Then they went and dressed up in drag. The video for “I Want To Break Free” was a parody of Coronation Street – Britain got the joke and adored it. The rest of the world may not have gotten it but loved it anyway. Ultra-conservative US of A? Forget it – you couldn’t be doing that on MTV in 1984, and so for the rest of the decade one of the very biggest bands on the planet couldn’t get arrested in America. (Poignantly, Freddie once asked “Do I have to f*cking die to get America back?” It turns out he did. Well, that and Bohemian Rhapsody being used in Wayne’s World.)
Ironically, Queen’s popularity almost everywhere else through their second decade grew. The band matured and diversified musically – from searing guitar rock classics like “Hammer To Fall” and “I Want It All” to the epic pop of “A Kind of Magic” and the haunting beauty of “Who Wants to Live Forever” all the way to the monumental three-movement opus that was “Innuendo”, there was nothing the band couldn’t do – they even composed the soundtrack for the film Flash Gordon. For all their success on record, Queen attained perhaps an even higher level in the rock pantheon as arguably the greatest live act of all time. They broke new ground in 1981 as the first western band to play a full stadium tour of Latin America, fostering a massive fanbase in that part of the world which remains to this day. Later they became the first band to play behind the Iron Curtain by performing to 80,000 at the Nepstadion in Budapest. It didn’t always go to plan – a gig at Sun City during the height of Apartheid drew much criticism, though the band responded – somewhat justifiably – with the defence that they had insisted on playing to unsegregated audiences.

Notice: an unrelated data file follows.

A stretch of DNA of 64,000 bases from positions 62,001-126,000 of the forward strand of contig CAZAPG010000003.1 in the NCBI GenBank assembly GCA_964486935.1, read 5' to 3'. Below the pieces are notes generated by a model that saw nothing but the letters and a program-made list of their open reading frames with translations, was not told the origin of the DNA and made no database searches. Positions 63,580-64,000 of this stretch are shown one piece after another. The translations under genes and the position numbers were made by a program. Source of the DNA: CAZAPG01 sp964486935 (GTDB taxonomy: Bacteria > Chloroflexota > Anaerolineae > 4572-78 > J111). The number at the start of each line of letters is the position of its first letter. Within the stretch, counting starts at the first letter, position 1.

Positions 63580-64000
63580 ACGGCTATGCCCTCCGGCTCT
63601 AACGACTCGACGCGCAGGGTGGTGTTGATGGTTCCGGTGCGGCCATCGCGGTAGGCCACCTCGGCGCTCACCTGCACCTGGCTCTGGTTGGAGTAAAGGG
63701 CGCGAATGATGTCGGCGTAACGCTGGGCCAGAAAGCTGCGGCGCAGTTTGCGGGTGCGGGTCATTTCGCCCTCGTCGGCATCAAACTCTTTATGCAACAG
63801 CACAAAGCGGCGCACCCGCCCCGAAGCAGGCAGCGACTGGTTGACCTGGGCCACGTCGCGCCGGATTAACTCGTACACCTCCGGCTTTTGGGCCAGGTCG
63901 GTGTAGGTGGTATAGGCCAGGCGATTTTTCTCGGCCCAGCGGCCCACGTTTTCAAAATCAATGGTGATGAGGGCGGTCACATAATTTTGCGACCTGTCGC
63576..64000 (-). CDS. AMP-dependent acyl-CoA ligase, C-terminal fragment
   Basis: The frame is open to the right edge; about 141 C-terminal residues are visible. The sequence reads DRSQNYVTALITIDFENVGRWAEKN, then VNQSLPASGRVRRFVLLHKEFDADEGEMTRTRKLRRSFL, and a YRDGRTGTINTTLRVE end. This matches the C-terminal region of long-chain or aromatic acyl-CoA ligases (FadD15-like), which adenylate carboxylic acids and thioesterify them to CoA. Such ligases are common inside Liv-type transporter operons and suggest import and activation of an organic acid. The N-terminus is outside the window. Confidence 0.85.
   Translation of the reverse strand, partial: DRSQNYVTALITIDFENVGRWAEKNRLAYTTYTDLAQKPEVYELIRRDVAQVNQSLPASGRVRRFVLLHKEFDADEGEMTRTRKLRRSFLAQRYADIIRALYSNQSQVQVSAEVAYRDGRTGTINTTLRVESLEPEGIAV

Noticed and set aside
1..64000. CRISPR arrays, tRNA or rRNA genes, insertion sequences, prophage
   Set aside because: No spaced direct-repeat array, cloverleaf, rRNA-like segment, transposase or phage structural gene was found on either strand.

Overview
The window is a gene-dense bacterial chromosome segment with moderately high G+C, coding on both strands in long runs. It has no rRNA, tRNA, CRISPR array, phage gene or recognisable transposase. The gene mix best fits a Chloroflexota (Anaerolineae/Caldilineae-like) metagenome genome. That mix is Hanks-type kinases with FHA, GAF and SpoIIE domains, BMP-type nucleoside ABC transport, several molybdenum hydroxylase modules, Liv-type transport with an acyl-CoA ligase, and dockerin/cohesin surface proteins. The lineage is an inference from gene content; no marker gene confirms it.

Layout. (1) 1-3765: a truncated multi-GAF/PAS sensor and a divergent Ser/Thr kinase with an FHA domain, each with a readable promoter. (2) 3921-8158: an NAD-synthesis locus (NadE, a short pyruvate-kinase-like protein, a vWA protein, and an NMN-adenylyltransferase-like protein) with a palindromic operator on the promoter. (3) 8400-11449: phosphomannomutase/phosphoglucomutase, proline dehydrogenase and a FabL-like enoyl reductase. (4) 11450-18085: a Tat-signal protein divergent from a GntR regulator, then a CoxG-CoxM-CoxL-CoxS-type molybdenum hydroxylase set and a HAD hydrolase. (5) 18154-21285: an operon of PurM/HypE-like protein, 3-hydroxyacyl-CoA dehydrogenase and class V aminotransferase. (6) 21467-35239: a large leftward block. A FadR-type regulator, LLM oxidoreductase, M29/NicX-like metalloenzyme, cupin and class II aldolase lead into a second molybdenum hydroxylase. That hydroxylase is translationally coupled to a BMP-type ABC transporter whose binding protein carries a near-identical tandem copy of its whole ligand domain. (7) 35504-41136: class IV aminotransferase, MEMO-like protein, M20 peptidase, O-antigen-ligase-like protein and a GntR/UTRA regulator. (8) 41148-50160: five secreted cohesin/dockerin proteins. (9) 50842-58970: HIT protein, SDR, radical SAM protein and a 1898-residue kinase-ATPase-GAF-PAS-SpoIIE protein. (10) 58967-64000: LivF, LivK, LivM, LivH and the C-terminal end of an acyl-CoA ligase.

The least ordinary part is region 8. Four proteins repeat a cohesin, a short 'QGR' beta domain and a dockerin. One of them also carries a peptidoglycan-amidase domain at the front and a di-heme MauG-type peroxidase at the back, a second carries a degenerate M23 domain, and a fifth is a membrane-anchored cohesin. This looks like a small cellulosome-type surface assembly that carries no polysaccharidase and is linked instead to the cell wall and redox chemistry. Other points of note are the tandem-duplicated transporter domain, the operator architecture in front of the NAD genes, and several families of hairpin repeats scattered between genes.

Two particularly magnificent moments came late in the band’s live career (their last live show was Knebworth in 1986 – it wasn’t admitted publically, but Freddie’s health prevented touring after that). At Live Aid in ’85 Queen – and in particular Freddie – unquestionably stole the show with one of the most celebrated performances in rock history. Then at Wembley a year later Queen gave back to back performances which remain the benchmark by which stadium rock gigs are – or should be – judged.
Mercury’s health had been the subject or rumours and gossip long before the inevitable announcement of his illness on 23 November 1991. Twenty-four hours later he was dead. The beautiful “These Are The Days Of Our Lives” – the heart-wrenching video of which contained Freddie’s final take on camera – was released posthumously and went straight to number 1.
May and Taylor have continued to perform sporadically under the Queen name with various singers and bassists – they give their all, of course, and as long as you realise you’re watching the world’s greatest Queen cover band then they put on a hell of a show.
But it’s not Queen. Queen was Freddie, Brian, Roger and John.
And I bloody loved them.
Freddie Mercury (Vocals, Piano)
Brian May (Guitars)
John Deacon (Bass Guitar)
Roger Taylor (Drums)
Queen II (1974)
Sheer Heart Attack (1974)
A Night at the Opera (1975)
A Day at the Races (1976)
News of the World (1977)
Live Killers (1979)
The Game (1980)
Flash Gordon (1980)
Hot Space (1982)
The Works (1984)
A Kind of Magic (1986)
Live Magic (1986)
The Miracle (1989)
Made in Heaven (1995)
6 Live albums, 12 Compilations
Download these songs:
Bohemian Rhapsody; We Will Rock You; We Are The Champions; A Kind of Magic; Another One Bites The Dust; Radio Gaga; Crazy Little Thing Called Love; Hammer To Fall
Write-up by The Sean